In order to clean up a very large table holding binary Files in IMAGE Cols, I created the following sequence (based on this: Article) to get rid of a part of those image Blobs quickly:

  1. Select * into temp table where (filtering a small part I want to keep)
  2. Select the rest of rows WITH a NULL value for the BLOB into same temp table.
  3. Truncate the original blob table
  4. copy all records back from the temp table to the original table.

I did a test run on a local machine (notebook) and Step No. one took about 20 seconds for about 2 Milion records.

The whole script took about 4 minutes while the original table held about 2.5 Milion REcords.

In a staging server env. step No. one meanwhile takes > 25 Minutes to copy 3.2 Million records!!! And SSMS actually stopped interacting with me. I estimated (using calc.exe) it might take about 1 Minute...

Now I wonder what is wrong...?


  • I realized I forgot to change the recovery model. It was set to FULL. "The recovery model SIMPLE and BULK_LOGGED perform "best" contrary to the recovery model FULL." Could this cause the effect? – Magier Aug 11 '15 at 14:04
  • What is the percentage of rows that need to be removed? – Marco Aug 11 '15 at 14:13
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    I plan to do this durung a regular system maintenance with no user access + enough time. A first shot with production data copy took < 15 mins. Also I modified the procedure and simply wiped out step no 4, because it doesn't make sense to copy all data back to the original table, if the intermediate table already holds an exact copy of the data I want. So I rename the intermediate table and recreate all keys, indexes and constraints there. Since there is no FK present and no identity columns, this looks as the easiest and fastest approach to me. – Magier Aug 12 '15 at 8:17
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    please do not forget to do a full backup before and after you run your script. – Henrik Staun Poulsen Aug 12 '15 at 8:53
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    Good idea to do it when there is no user access. The rename part is also much faster than the re-copy but this also can only be done when there is no user access. – Marco Aug 12 '15 at 8:53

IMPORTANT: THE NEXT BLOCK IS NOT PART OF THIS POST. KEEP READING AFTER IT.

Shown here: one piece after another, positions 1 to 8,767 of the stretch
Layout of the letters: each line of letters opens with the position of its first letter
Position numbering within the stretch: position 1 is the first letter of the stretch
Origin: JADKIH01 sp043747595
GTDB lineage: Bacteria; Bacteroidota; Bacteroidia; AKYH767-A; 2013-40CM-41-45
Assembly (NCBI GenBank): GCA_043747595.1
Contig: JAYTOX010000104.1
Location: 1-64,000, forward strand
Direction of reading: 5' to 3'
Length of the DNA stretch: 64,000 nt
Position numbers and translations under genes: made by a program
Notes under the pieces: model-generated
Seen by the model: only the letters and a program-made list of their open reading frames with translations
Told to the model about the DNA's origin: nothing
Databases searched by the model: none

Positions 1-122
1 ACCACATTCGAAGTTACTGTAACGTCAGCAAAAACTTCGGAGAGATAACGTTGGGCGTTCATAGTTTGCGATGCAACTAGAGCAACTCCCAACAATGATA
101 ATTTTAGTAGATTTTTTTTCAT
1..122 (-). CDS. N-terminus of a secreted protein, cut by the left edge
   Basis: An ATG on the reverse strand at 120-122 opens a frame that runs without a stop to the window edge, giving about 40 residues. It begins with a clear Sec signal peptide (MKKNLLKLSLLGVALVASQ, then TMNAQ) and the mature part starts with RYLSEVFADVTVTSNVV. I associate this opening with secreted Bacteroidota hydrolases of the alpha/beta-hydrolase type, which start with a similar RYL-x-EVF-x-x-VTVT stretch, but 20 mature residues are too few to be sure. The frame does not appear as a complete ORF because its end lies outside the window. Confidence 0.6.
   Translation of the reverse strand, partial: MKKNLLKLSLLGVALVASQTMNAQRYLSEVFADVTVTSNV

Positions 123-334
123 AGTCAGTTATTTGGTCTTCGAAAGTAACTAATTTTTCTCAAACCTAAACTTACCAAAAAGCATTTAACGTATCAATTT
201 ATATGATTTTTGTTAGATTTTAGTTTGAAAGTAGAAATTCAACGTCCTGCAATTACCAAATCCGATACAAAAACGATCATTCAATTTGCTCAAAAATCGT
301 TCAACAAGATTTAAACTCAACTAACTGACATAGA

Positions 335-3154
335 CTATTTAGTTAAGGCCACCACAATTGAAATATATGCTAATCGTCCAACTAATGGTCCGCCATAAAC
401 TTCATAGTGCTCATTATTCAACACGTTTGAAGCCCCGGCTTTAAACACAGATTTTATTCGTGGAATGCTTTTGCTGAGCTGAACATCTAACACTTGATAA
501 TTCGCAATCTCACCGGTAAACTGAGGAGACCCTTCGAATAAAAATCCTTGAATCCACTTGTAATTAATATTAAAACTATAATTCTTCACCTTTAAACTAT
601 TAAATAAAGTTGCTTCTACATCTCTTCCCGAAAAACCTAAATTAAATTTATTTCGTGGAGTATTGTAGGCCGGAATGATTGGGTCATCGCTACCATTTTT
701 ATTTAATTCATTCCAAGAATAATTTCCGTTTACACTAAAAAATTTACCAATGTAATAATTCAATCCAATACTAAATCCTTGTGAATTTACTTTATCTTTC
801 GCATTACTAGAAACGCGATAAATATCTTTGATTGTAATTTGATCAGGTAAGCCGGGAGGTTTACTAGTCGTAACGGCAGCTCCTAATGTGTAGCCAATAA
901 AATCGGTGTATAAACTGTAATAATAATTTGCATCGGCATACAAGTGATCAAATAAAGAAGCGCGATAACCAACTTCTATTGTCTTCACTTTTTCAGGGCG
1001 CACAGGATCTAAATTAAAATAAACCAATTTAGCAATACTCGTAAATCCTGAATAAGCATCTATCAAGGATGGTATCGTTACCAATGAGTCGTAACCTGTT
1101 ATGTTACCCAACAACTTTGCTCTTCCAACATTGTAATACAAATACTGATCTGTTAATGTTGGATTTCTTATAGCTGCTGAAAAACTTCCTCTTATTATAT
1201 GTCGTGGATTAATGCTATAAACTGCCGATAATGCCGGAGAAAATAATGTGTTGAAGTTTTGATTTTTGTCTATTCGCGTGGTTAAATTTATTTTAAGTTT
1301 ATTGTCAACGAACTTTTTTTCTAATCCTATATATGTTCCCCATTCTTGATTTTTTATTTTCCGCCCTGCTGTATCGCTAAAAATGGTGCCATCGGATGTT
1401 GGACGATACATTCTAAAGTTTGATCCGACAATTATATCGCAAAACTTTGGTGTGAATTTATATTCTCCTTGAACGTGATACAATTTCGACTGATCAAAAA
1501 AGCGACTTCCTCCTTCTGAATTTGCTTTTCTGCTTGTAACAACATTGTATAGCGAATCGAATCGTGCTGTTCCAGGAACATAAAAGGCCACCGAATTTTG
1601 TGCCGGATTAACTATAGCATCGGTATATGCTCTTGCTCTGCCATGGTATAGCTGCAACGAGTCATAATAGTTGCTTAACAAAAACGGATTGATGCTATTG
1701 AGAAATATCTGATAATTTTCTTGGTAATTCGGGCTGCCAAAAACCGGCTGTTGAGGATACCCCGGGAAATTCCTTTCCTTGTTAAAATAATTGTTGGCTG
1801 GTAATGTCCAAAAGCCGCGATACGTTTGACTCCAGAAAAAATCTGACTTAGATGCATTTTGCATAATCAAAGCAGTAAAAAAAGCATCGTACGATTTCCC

I figured it was the Revovery Model that was left set to FULL. As the article linked in the question says, it is required to change it to simple of bulk: "The recovery model SIMPLE and BULK_LOGGED perform "best" contrary to the recovery model FULL." So, after setting it to simple the process performed within couple of minutes.

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    If you can live with the Recovery Model as Simple, it is a lot leaner on the transaction log. But you cannot do point-in-time restores. You can also use Bulk_logged, but that requires work if you want your point-in-time restores to work as expected. – Henrik Staun Poulsen Aug 12 '15 at 8:47
  • Please point me to what maybe the result of switching to SIMPLE and afterwards back to FULL in my maintenance sctipt? Production systems run with FULL, so should I better not change it there or can I do it if I prepare / consider something around this? – Magier Sep 29 '15 at 9:24

One reason why it is taking so long could be the AutoGrow settings on the database files and log files. If that is set to a very low value, you might end up with many many, synchronous, auto grow events. You can avoid this by pregrowing the data/log files and/or increasing the AutoGrow settings.


are you beeing blocked by another process?

you can check that by using sp_whoisactive (see http://whoisactive.com/)

here you can also see how far your job is, and what the execution plan look like.

  • I looked for blockings with sp_who2, nothing there. Meanwhile I cancelled. Cancelation also takes a lot of time and still runs... sp_whoisactive shows Blocking NULL, percent completed NULL... – Magier Aug 11 '15 at 14:10
  • yes, a Rollback takes quite a while; it is single threaded. I often see laptops outperforming the main server, which I find strange, but the single-user is probably a greater advantage than I expect. – Henrik Staun Poulsen Aug 12 '15 at 8:42
  • I find that sp_whoisactive is a lot better than sp_who2 – Henrik Staun Poulsen Aug 12 '15 at 8:50

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